Program: Unity 2017.1.1, Visual Studio, Photoshop, Maya
Method: Trail Renderer, Animation event, C#
Note: I tried out different methods, from purely using motion trail, to emitting a swipe polygon out from the particle system. Finally I settled on this method which seems to be the least complicated for a Unity VFX beginner like me.
1.1) Screenshot the animation keys from Maya.
1.2) Roughly plan out the effect sequence in an illustration program (Photoshop). Figure out the timing and how you want the effect to look.
2) Set up lighting
Since this is a simple scene which doesn’t take very long to work out the lighting and composition, I preferred setting up lighting earlier rather than later so that I could see exactly how the effect looked against the finalized scene.
Here is a simple 3-point lighting with a yellowish key light, a green fill light, and a blue backlight.
3) Set Up Trail Renderer
3.1) Create an empty game object. In Add Component, choose Trail Renderer. Try moving the game object around to see the motion trail.
3.2) Adjust Size, Time, Min Vertex Distance, and Width to preference. Check on Unity’s website for detailed information of each property.
4) Create Trail Material
4.1) In order to achieve a specific look I had in mind, I created a material with a .PNG texture. When importing the texture, make sure that the Alpha Source is “Input Texture Alpha, and Alpha is Transparent box is checked.
4.2) Assign this material to the Trail renderer at Element 0.
5)Set Up Trail Renderer
5.1) In order to have the trail comes out from the sword, position the created trail at the weapon and parent the trail object to the sword. Make sure that you parent it underneath a node or object that has change in translation. Adjust the Position and the Rotation as needed.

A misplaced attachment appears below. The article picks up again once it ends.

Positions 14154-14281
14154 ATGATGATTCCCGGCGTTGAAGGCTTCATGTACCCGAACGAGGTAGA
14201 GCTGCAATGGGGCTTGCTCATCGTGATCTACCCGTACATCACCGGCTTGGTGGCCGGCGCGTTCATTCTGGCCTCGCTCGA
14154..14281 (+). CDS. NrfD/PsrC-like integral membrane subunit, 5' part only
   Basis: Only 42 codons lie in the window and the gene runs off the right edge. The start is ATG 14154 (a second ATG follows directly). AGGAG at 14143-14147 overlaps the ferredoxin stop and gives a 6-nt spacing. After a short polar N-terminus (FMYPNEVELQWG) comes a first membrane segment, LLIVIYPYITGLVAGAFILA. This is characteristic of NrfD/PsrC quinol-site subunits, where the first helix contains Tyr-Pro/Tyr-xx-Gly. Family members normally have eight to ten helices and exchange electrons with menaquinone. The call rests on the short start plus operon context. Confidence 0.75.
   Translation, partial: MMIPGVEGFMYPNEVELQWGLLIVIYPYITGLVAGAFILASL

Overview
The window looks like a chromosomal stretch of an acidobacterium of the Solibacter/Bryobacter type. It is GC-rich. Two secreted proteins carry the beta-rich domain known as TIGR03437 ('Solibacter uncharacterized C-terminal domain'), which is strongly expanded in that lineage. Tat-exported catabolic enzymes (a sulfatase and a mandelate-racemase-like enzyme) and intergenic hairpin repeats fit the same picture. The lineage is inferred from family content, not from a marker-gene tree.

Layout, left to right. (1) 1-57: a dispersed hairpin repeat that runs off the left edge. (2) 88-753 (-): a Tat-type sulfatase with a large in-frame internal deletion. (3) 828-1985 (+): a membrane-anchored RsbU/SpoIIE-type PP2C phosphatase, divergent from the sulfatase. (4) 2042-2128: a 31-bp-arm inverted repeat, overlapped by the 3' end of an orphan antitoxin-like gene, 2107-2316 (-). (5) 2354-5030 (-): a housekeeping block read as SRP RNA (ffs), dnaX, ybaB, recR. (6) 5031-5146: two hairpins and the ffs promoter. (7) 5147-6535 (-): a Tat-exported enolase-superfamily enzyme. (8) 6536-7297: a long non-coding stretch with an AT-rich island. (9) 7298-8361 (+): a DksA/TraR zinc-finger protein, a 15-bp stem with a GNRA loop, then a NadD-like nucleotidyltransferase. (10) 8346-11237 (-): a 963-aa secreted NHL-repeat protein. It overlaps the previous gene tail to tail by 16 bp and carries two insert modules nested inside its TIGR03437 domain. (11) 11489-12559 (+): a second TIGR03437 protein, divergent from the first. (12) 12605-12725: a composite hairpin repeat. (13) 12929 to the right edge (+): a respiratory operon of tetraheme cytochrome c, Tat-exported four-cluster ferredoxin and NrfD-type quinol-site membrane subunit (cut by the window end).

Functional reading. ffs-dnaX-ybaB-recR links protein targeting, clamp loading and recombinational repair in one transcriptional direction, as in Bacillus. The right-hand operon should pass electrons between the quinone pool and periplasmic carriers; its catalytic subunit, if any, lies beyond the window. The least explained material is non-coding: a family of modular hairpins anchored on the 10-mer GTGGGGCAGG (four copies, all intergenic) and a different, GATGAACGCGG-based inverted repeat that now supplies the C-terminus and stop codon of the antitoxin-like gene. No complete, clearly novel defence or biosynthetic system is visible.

The problem that we can see here is that the trail would twist and comes out even when the sword is not moving quickly.
6-1) Drive with Animation Events
In order to have the trail start and stop at certain timing, I used Animation Events to drive the motion trail.
6.1) Create an event where the trail starts, and another when the trail ends.
6.2) Use SerializeField to make the variable appear in the editor.
6.3) Make a function that enables the visibility of the motion trail at Rtrail_Start1 event, and another function that disables the visibility at Rtrail_Stop1 event. Add Print function to check everything is working in the editor.
6.4) Don’t forget to add the created script to the animation mesh and assign the motion trail to property field.
6.5) Now the motion trail starts and stops at the designated times. However, it also starts at the very beginning when you hit play. To stop it from doing so, add rTrail01.enabled = false; after SerializeField
6.6) Create another Trail Renderer, parent it to another sword and repeat the process to have it driven by other Animation Events.
7) Secondary Motion Trail
7.1) For a personal preference, I added another layer of motion trail on top of the base one. Essentially they are just the base ones duplicated, and had its properties adjusted. (Position, Size, Time, and Color)
7.2) Added additional Animation Events that are slightly offset to the original ones. Name them properly.
And there you have it! :D